“I just don’t get Math!”
“Well, there is no use studying math, you’re either good at it or you’re not.”
“When will I ever use this in the real world anyway?”
As a high school teacher I hear complaints about math constantly (well… I just hear many complaints period). There is this widespread general attitude towards numeracy and math as if it were some kind of magic that a few chosen practitioners can wield, while the rest of us commoners are left helpless in the dark. This is logically ridiculous, but that makes it no less a constructed reality. The sad fact is that many of us – probably a solid majority – do everything we can to stay away from math after we leave the public school system.
According to the PISA test (the most widely used international standard – and a really good baseline) Canadians aren’t that good at math to start with (depending on how you read the statistics – we’re better than the OECD average, but roughly two years of education behind Shanghai) – and we’re getting worse. When you factor in how little most of us engage with math after high school I highly doubt many of us get more comfortable with the subject.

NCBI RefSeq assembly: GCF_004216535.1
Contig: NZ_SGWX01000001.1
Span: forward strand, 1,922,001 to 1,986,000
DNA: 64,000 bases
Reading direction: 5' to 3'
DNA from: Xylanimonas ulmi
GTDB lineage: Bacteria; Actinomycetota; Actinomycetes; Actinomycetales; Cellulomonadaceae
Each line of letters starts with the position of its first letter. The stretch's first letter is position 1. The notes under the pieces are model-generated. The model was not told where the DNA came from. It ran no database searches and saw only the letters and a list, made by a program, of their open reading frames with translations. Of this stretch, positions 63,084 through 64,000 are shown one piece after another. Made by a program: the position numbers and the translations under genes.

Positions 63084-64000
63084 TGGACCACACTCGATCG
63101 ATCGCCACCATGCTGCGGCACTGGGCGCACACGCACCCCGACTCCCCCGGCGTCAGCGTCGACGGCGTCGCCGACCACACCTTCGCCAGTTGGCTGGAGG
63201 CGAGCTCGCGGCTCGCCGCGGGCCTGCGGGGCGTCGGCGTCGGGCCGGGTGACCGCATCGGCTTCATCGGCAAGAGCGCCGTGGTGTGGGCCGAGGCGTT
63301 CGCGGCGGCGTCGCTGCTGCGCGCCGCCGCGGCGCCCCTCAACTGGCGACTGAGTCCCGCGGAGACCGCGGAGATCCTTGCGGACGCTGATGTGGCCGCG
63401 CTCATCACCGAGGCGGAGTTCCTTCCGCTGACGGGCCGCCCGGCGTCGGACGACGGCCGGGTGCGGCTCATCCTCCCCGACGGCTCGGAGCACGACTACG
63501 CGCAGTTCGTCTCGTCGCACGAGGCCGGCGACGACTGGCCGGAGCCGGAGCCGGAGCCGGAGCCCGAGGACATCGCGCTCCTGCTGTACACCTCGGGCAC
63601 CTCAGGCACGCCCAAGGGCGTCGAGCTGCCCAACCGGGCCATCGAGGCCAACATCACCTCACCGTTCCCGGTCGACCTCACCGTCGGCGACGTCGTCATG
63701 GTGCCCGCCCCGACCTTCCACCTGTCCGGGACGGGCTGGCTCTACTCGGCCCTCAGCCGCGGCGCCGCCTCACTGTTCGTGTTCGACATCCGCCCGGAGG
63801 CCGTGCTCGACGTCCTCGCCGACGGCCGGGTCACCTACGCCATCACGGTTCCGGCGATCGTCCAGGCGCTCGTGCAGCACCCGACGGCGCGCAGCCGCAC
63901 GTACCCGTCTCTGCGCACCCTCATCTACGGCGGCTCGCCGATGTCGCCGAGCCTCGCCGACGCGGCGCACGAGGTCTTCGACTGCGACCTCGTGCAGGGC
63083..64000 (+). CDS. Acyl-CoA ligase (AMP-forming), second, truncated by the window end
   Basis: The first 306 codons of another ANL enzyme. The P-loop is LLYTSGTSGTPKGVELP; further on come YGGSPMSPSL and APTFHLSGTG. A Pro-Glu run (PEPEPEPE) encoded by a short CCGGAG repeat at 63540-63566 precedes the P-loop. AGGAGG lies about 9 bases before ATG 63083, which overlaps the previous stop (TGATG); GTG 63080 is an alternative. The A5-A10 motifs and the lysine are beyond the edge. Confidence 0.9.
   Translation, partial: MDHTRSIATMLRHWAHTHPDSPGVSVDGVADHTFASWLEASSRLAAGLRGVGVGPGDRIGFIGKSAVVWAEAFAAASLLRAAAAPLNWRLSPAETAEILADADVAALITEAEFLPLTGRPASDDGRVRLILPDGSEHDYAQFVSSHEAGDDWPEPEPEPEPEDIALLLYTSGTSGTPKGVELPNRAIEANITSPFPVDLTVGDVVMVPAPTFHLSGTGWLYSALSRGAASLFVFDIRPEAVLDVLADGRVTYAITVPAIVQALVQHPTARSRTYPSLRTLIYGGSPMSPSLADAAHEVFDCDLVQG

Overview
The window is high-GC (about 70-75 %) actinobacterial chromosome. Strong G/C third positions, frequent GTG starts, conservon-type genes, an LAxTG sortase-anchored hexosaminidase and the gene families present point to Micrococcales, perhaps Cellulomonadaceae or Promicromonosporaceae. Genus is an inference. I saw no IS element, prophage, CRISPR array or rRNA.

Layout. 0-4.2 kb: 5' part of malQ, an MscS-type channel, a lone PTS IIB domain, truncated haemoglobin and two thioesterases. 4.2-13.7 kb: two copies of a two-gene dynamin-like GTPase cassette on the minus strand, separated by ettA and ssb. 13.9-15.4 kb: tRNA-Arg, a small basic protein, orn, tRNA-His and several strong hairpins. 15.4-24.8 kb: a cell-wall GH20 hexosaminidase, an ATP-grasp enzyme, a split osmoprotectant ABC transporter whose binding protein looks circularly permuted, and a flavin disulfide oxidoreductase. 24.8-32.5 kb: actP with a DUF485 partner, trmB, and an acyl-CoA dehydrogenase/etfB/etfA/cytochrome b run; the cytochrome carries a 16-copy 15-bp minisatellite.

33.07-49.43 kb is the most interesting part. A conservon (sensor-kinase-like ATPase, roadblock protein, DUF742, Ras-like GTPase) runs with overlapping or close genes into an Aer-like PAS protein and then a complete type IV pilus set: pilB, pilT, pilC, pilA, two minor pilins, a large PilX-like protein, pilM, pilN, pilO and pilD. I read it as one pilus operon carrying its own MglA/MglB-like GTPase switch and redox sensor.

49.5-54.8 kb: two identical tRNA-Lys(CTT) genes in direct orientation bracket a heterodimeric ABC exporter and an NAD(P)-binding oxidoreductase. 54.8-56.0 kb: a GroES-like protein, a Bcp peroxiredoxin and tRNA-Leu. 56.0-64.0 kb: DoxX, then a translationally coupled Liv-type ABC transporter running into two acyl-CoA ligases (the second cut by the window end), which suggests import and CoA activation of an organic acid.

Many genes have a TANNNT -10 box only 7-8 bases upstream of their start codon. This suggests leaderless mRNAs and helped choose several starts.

A High Correlation Between Knowing Percentages and Understanding Interest Rates…
Interesting enough, I might be the exception to the rule. I graduated from a small school and didn’t have many comparison points with which to rank myself. My good friend was a math wizard and since graduating he has finished an engineering degree at an advanced rate while being covered under an all-expenses-paid scholarship in Europe. Compared to him I knew I wasn’t a “math person”. I didn’t intuitively engage with more abstract calculus-related concepts very easily. I did well enough with some good teaching, my friend’s help, and a lot of extra homework, but I knew I didn’t want to depend on math skills the rest of my life.
In university I got my first taste of the mainstream attitudes towards math. Because I was relatively weak in math and didn’t have a passion for it, I enrolled in a course called “Topics in Math”. Essentially it was a math course designed to get humanities majors their math and sciences requirement for their undergrad degree. I hoped that it would be relatively painless and that I could get through without harming my GPA too badly – I wasn’t a “math guy” after all. Continue Reading